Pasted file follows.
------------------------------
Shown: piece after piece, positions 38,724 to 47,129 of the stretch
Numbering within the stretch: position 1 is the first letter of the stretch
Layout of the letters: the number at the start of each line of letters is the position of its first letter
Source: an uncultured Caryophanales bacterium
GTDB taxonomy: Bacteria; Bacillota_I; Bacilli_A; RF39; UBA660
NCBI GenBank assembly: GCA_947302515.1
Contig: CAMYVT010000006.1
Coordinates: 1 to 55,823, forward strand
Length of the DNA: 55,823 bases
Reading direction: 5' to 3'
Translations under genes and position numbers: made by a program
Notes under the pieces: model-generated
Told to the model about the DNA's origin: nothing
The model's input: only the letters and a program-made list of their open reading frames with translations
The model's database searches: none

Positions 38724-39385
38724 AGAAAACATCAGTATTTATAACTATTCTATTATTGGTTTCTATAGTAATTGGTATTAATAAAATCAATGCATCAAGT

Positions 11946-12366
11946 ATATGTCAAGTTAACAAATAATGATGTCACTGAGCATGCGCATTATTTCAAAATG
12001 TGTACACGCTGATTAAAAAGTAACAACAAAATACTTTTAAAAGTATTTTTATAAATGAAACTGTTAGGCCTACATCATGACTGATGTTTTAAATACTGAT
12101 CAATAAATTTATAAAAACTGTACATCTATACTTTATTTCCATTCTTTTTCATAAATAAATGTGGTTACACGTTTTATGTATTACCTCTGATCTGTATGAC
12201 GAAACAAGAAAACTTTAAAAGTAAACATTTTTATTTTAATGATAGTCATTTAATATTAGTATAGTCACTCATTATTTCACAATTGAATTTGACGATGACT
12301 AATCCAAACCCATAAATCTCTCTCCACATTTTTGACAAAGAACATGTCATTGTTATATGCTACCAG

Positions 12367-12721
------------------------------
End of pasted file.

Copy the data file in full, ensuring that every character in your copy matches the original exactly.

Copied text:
Shown: piece after piece, positions 38,724 to 47,129 of the stretch
Numbering within the stretch: position 1 is the first letter of the stretch
Layout of the letters: the number at the start of each line of letters is the position of its first letter
Source: an uncultured Caryophanales bacterium
GTDB taxonomy: Bacteria; Bacillota_I; Bacilli_A; RF39; UBA660
NCBI GenBank assembly: GCA_947302515.1
Contig: CAMYVT010000006.1
Coordinates: 1 to 55,823, forward strand
Length of the DNA: 55,823 bases
Reading direction: 5' to 3'
Translations under genes and position numbers: made by a program
Notes under the pieces: model-generated
Told to the model about the DNA's origin: nothing
The model's input: only the letters and a program-made list of their open reading frames with translations
The model's database searches: none

Positions 38724-39385
38724 AGAAAACATCAGTATTTATAACTATTCTATTATTGGTTTCTATAGTAATTGGTATTAATAAAATCAATGCATCAAGT

Positions 11946-12366
11946 ATATGTCAAGTTAACAAATAATGATGTCACTGAGCATGCGCATTATTTCAAAATG
12001 TGTACACGCTGATTAAAAAGTAACAACAAAATACTTTTAAAAGTATTTTTATAAATGAAACTGTTAGGCCTACATCATGACTGATGTTTTAAATACTGAT
12101 CAATAAATTTATAAAAACTGTACATCTATACTTTATTTCCATTCTTTTTCATAAATAAATGTGGTTACACGTTTTATGTATTACCTCTGATCTGTATGAC
12201 GAAACAAGAAAACTTTAAAAGTAAACATTTTTATTTTAATGATAGTCATTTAATATTAGTATAGTCACTCATTATTTCACAATTGAATTTGACGATGACT
12301 AATCCAAACCCATAAATCTCTCTCCACATTTTTGACAAAGAACATGTCATTGTTATATGCTACCAG

Positions 12367-12721